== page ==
Construction Companies: 4 Ways to Align Sales and Marketing

by | Aug 25, 2020 | Helpful Tips, Inbound Marketing

There is a ton of information on the internet about sales and marketing alignment. A lot of it talks about opening up lines of communication. While that’s true, it’s not particularly actionable or specific. 

We’ve written quite a bit about sales and marketing alignment. What it is, what it can do for you, and how to use HubSpot to make it happen. What we haven’t talked much about are specific, actionable steps our clients can take to get sales and marketing on the same page. 

With this blog, I’m sharing 4 ways construction companies can align sales and marketing teams for overall business growth. 

If you’re not a construction company, don’t worry, I still have resources for you: 

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But if you are a construction pro looking for ways to boost that bottom line, here are 4 specific, actionable ways to align sales and marketing for overall company growth:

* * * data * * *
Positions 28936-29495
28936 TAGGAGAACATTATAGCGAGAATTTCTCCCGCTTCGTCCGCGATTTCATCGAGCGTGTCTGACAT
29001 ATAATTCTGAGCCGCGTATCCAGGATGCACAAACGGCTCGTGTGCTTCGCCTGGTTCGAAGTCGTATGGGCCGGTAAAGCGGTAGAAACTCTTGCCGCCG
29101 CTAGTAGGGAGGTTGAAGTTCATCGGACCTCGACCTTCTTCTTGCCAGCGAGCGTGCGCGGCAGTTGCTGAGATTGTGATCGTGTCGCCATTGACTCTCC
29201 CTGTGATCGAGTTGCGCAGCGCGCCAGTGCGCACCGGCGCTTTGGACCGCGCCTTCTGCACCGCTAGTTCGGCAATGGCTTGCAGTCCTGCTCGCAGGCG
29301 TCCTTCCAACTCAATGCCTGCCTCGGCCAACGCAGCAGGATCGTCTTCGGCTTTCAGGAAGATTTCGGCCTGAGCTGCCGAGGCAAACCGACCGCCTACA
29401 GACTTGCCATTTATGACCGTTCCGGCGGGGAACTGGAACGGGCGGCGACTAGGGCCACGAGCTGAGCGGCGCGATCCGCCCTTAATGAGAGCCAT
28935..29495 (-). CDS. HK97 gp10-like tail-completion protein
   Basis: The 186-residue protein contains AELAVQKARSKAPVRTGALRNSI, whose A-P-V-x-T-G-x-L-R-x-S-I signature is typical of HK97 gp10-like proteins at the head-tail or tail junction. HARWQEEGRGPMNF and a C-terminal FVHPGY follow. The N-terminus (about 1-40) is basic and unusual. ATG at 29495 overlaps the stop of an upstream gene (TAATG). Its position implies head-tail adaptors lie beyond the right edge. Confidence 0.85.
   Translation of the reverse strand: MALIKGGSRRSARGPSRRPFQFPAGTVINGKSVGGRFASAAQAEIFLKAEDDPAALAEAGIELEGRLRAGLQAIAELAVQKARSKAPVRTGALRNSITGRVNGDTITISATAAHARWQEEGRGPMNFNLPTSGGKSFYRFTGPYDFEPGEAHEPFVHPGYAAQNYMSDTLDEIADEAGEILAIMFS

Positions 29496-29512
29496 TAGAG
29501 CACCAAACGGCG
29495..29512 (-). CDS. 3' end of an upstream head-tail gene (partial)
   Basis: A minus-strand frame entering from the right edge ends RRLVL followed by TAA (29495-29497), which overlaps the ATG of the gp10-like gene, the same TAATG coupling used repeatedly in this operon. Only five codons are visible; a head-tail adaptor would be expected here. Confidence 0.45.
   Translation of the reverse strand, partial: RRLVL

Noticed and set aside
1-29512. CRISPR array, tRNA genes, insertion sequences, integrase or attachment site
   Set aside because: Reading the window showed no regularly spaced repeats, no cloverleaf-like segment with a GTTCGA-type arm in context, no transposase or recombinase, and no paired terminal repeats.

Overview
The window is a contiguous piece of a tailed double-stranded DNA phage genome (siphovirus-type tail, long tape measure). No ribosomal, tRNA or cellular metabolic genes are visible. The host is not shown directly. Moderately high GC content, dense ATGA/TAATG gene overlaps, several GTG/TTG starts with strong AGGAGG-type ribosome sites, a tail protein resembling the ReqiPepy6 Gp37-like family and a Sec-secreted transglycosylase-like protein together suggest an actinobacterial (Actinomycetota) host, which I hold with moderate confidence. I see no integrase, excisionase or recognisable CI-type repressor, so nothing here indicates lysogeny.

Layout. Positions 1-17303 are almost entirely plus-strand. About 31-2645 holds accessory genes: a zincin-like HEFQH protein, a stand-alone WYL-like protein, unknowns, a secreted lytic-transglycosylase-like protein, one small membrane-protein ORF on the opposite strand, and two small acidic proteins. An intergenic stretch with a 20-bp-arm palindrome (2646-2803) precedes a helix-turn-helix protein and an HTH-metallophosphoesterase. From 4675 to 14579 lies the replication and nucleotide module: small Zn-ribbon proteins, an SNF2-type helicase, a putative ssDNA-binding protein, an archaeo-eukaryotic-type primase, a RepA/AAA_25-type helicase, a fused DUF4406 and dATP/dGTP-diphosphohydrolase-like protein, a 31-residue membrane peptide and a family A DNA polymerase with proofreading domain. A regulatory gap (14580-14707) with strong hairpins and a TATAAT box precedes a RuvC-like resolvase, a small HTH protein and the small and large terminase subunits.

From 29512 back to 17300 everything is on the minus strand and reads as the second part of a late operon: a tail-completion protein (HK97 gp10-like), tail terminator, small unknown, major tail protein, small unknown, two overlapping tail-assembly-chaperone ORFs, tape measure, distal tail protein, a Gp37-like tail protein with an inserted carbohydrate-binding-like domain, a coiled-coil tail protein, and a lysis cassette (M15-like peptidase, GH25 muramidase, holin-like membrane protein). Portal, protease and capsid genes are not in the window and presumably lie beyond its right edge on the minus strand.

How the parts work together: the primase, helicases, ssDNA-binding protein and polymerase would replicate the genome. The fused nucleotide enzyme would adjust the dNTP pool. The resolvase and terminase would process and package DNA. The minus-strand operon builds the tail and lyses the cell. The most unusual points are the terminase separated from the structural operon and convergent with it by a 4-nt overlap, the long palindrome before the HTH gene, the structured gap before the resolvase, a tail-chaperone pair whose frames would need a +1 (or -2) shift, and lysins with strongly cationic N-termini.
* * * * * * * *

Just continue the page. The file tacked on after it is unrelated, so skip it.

01. Leverage Sales Reps’ Direct Customer Experience

Let me guess: 

Your marketing team feels like they’re delivering the sales team leads that sales just doesn’t follow up on. Your sales team complains that marketing just isn’t sending them any good leads. 

Yeah, it’s that common. 

The solution? Leverage your sales reps’ experience working directly with customers on the job to better define your ideal leads and buyer personas. 

Here’s how that works.

Your sales team has inside information the marketing team needs.